Adams is an author of multiple magazine columns, and several best-selling books. He has been cited as one of the forty most important people shaping design internationally, and one of the top ten influential designers in the United States. Previously, Adams was a founding partner at AdamsMorioka, whose clients included The Academy of Motion Picture Arts and Sciences, Disney, Mohawk Fine Papers, The Metropolitan Opera, Los Angeles County Museum of Natural History, Richard Meier & Partners, Sundance, and the University of Southern California.

Brilliant Corners

Last week I had lunch with one of my favorite designers, Michael Carabetta. Since Michael is the creative director at Chronicle Books, the subject turned to, yes shocking, books. Michael suggested I look at Paul Bacon’s work. The more I researched Bacon’s work, the clearer it became that this was a remarkable treasure of incredible work. The book and album covers are energetic, surprising, and spontaneous. They never feel forced or overworked. Yesterday, I briefly fell in love with a new cookbook’s design. Then, after looking at Bacon’s work, I quickly recognized how the cookbook was desperately overdesigned.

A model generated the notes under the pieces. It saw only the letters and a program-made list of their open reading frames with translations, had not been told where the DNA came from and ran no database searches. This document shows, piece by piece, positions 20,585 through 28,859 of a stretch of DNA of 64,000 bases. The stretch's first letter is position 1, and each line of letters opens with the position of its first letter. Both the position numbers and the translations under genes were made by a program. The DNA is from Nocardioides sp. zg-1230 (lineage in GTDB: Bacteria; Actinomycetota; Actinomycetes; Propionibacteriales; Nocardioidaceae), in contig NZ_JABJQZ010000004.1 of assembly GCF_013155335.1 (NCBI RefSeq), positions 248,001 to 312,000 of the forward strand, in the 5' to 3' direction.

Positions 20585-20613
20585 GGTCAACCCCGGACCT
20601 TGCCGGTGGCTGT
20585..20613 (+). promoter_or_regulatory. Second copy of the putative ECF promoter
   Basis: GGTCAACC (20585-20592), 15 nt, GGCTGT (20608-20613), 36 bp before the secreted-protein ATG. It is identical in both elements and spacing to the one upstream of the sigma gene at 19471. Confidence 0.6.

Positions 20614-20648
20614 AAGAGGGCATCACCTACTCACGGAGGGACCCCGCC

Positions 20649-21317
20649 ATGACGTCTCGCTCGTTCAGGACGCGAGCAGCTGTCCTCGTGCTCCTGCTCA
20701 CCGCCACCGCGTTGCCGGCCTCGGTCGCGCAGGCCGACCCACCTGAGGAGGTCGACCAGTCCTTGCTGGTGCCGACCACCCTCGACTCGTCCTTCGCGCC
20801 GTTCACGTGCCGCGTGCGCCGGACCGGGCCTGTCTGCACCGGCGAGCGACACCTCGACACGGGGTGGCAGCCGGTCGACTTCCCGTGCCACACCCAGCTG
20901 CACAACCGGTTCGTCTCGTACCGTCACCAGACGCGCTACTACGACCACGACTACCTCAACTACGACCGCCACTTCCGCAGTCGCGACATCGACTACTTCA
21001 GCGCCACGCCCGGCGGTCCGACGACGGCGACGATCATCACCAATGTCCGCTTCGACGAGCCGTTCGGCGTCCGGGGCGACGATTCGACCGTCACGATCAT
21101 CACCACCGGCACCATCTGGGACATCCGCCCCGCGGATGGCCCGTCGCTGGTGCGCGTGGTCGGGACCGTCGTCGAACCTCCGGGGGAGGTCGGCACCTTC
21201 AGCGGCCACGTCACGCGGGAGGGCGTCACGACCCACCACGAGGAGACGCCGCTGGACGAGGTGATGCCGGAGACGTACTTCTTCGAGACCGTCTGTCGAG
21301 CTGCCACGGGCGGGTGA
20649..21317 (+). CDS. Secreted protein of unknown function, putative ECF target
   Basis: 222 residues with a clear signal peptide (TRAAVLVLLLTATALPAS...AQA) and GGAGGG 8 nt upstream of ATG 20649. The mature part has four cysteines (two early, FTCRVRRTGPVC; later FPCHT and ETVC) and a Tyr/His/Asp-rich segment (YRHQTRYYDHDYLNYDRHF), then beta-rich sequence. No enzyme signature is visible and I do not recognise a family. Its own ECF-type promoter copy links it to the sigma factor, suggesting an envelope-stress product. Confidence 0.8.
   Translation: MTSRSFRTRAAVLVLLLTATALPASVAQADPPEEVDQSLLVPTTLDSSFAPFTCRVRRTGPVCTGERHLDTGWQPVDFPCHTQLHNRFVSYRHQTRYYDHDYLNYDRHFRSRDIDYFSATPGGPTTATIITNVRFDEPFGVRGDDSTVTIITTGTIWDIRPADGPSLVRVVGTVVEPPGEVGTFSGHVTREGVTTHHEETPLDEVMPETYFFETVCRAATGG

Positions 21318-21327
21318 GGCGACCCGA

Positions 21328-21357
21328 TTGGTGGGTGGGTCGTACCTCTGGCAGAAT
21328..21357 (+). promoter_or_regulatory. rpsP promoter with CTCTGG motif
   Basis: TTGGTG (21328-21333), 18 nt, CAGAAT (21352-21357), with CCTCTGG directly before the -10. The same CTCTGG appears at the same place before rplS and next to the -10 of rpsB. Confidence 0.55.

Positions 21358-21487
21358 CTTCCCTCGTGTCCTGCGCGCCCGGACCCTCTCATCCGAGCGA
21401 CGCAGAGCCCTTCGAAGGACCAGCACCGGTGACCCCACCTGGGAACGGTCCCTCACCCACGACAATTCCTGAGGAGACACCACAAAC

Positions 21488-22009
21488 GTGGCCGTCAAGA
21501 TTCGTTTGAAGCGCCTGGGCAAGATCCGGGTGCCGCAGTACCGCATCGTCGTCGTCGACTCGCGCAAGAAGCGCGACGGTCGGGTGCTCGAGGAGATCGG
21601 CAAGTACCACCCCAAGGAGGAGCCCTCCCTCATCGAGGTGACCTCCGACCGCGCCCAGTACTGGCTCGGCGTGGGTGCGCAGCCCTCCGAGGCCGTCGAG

Bacon’s love for jazz is apparent in the work. It feels open and clear, never rigid or constipated. However, the spontaneity should not be misunderstood as easy. The ideas are big, smart, and beautifully crafted. We can look back and say, “Times were different. You could walk in a room, present a solution and everyone would cheer. The they’d head out for martinis, cigarettes and flirting.” But, like today, I’m sure everyone had an opinion and wanted something different. Bacon’s work is a testament to the ability to express an idea articulately and sell it. There is obvious passion here.

James Victore’s article on captures Bacon’s essence beautifully. I love that he can, “tell a joke so dirty that it would singe off yer eyebrows.” This reminded me of my great friend Doyald Young, and that made my day.

The Big Valley of curly type